North Carolina Department of Justice
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March 13, 1978 Health Accident and health insurance; group insurance; unfair discrimination; chiropractic; optometry; dentistry; podiatry; psychology; applicability of G.S. 58-260 to group insurance contracts covering North Carolina residents and written by insurers transacting insurance business in this State; G.S. 58-28; choice of law rules; conflict of laws.

Subject:

 

Requested By: N.C. Department of Insurance

 

Question: Are group accident and health insurance contracts issued by insurers transacting insurance business in this State and insuring residents of this State subject to the provisions of N.C. G.S. 58-260 (forbidding discrimination in policy benefits with respect to services of certain health care providers) although such contracts were entered into outside the State?

 

Conclusion: Such contracts are subject to the provisions of G.S. 58-260.

 

G.S. 58-260 provides as follows:

"Discrimination forbidden; right to choose services of optometrist, podiatrist, dentist or chiropractor. - Discrimination between individuals of the same class in the amount of premiums or rates charged for any policy of insurance covered by this Subchapter, or in the benefits payable thereon, or in any of the terms or conditions of such policy, or in any other manner whatsoever, is prohibited.

Whenever any policy of insurance governed by this Chapter provides for payment of or reimbursement for any service which is within the scope of practice of a duly licensed optometrist, or duly licensed podiatrist, or a duly licensed dentist, or duly licensed chiropractor, or duly licensed practicing psychologist, the insured or other persons entitled to benefits under such policy shall be entitled to payment of or reimbursement for such services, whether such services be performed by a duly licensed physician or a duly licensed optometrist, or a duly licensed podiatrist, or a duly licensed dentist or a duly licensed chiropractor, or a duly licensed practicing psychologist, notwithstanding and provision contained in such policy. Whenever any policy of insurance governed by this Chapter provides for certification of disability which is within the scope of practice of a duly licensed physician, or a duly licensed optometrist, or a duly licensed podiatrist, or a duly licensed dentist, or a duly licensed chiropractor, or a duly licensed practicing psychologist, the insured or other persons entitled to benefits under such policy shall be entitled to payment of or reimbursement for such disability whether such disability be certified by a duly licensed physician, or a duly licensed optometrist, or a duly licensed podiatrist, or a duly licensed dentist, or a duly licensed chiropractor, or a duly licensed practicing psychologist, notwithstanding any provisions contained in such policy. The policyholder, insured, or beneficiary shall have the right to choose the provider of such services notwithstanding any provision to the contrary in any other statute.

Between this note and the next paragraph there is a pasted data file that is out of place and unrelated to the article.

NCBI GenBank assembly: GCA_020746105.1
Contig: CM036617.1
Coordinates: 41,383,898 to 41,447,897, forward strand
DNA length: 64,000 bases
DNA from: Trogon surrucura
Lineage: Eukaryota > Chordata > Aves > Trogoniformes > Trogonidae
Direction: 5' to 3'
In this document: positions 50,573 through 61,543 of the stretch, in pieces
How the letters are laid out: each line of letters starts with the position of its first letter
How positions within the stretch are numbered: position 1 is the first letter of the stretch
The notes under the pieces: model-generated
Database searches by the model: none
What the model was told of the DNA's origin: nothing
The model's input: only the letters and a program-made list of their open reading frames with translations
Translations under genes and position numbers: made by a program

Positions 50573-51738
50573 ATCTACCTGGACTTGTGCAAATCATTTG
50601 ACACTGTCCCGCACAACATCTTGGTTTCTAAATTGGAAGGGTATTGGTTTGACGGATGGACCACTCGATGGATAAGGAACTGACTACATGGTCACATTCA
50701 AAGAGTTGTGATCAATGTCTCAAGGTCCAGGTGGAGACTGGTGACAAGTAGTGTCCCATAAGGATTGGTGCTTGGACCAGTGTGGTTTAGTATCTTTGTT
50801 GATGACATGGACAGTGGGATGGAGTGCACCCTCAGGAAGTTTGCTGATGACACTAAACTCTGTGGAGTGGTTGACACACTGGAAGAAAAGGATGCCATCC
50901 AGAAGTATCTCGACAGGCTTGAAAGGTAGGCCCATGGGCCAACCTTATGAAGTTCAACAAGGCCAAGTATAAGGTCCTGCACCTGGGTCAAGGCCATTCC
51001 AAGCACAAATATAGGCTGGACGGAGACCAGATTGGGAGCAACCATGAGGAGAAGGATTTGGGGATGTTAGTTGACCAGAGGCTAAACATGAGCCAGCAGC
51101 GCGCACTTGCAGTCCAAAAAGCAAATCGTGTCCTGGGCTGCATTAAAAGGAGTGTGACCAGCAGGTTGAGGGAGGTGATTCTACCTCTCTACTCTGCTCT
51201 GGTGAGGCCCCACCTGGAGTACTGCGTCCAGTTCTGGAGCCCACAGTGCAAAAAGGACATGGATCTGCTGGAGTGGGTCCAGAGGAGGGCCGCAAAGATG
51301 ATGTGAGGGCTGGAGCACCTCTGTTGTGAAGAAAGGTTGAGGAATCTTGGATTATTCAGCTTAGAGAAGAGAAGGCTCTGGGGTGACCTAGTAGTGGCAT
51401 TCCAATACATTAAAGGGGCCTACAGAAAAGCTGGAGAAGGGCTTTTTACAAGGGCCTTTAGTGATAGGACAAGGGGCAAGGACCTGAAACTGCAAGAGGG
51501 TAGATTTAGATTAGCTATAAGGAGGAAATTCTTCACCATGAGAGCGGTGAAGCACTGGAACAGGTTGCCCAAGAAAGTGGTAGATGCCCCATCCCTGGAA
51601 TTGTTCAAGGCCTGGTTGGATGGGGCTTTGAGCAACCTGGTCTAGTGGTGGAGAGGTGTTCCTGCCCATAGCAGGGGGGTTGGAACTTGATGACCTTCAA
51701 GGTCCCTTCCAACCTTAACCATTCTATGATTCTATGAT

For the purposes of this section, a "duly licensed practicing psychologist" shall be defined to only include a psychologist who is duly licensed or certified in the State of North Carolina and has a doctorate degree in psychology and at least two years clinical experience in a recognized health setting, or has met the standards of the National Register of Health Providers in Psychology."

G.S.